Early Modern Historian’s Memoir

John H. Elliott, a noted historian of early modern Spain and its empire, has published a memoir of his career as a historian. His memoir is entitled History in the Making (New Haven, CT: Yale University Press, 2012). Eliott is known above all for his...

Graduate Student Research Revises Economic Advice

Graduate student research ideally develops new analysis and criticism by employing new evidence and/or new methods. Thomas Herndon, a graduate student in Economics at the University of Massachusetts-Amherst, recently made a finding that has major significance...

Anglocentric History in the United Kingdom

A controversy has erupted in the United Kingdom over new History curriculum proposals. Conservative politicians are pushing for new national curriculum that would emphasize certain aspects of British history. Many historians have criticized the new proposals...

Plagiarism and Patriotism

This weekend, a new exhibit is opening at the National World War II Museum in New Orleans. The opening prompts a reflection on one of the founders of that museum and its former President, historian Stephen E. Ambrose. Ambrose was a best-selling author...

Women as Academic Authors

Female professors are increasingly active in academic research at American universities. In some disciplines, women are approaching parity with male counterparts, but in many others a gender gap remains. A new article in the Chronicle of Higher Education...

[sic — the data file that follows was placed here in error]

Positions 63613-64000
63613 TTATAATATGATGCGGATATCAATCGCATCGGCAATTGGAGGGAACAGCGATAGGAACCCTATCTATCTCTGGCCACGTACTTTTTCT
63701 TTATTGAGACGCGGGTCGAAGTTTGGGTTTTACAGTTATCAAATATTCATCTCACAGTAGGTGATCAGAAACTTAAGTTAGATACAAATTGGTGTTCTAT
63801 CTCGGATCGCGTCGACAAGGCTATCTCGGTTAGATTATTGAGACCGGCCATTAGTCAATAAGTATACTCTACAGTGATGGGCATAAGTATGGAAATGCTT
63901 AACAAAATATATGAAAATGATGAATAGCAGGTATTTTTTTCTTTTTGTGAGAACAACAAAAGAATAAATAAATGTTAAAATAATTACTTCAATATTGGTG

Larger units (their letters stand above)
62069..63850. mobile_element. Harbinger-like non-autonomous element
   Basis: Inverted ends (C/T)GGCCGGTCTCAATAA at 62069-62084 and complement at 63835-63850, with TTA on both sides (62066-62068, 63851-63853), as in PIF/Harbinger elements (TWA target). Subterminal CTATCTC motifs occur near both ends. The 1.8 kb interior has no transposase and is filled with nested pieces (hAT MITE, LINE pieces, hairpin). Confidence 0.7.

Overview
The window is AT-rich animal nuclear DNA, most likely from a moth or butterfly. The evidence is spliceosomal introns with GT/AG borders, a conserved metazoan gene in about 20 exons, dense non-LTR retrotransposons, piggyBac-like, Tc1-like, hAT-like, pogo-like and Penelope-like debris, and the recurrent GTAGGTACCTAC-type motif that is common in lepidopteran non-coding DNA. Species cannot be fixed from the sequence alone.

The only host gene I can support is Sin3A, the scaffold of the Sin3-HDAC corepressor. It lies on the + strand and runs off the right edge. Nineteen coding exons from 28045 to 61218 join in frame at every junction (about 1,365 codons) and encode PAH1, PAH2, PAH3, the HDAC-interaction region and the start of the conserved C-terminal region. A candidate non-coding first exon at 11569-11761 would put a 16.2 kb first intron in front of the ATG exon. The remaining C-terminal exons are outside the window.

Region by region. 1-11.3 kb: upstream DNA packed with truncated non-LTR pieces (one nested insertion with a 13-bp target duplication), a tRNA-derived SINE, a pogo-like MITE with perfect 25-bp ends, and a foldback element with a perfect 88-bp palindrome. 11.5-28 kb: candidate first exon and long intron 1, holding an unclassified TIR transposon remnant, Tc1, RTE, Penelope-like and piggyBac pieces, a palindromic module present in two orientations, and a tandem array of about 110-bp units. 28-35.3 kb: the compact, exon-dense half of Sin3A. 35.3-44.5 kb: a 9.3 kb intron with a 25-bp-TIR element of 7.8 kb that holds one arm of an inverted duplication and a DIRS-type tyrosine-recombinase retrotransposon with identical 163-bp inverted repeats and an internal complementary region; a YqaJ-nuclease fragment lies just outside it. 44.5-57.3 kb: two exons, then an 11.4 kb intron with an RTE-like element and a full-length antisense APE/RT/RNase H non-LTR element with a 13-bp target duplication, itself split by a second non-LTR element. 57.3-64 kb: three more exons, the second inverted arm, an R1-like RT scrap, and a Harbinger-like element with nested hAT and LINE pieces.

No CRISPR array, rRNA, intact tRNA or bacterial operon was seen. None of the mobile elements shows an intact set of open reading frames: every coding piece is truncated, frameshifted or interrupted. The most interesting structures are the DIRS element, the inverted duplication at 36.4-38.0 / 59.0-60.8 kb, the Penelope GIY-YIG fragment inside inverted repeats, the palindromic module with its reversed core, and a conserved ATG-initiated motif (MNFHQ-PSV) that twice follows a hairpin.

The Cultural History of Warfare

“The cultural history of war, then, is here to stay.”  So concluded Rob Citino in an impressive historiographical essay, which can be considered the first major article of military history to be published in a generation by the American Historical...

Notes on Post Tags Search

By default, this searches for any categories containing your search term: eg, Tudor will also find Tudors, Tudor History, etc. Check the 'exact' box to restrict searching to categories exactly matching your search. All searches are case-insensitive.

This is a search for tags/categories assigned to blog posts by their authors. The terminology used for post tags varies across different blog platforms, but WordPress tags and categories, Blogspot labels, and Tumblr tags are all included.

This search feature has a number of purposes: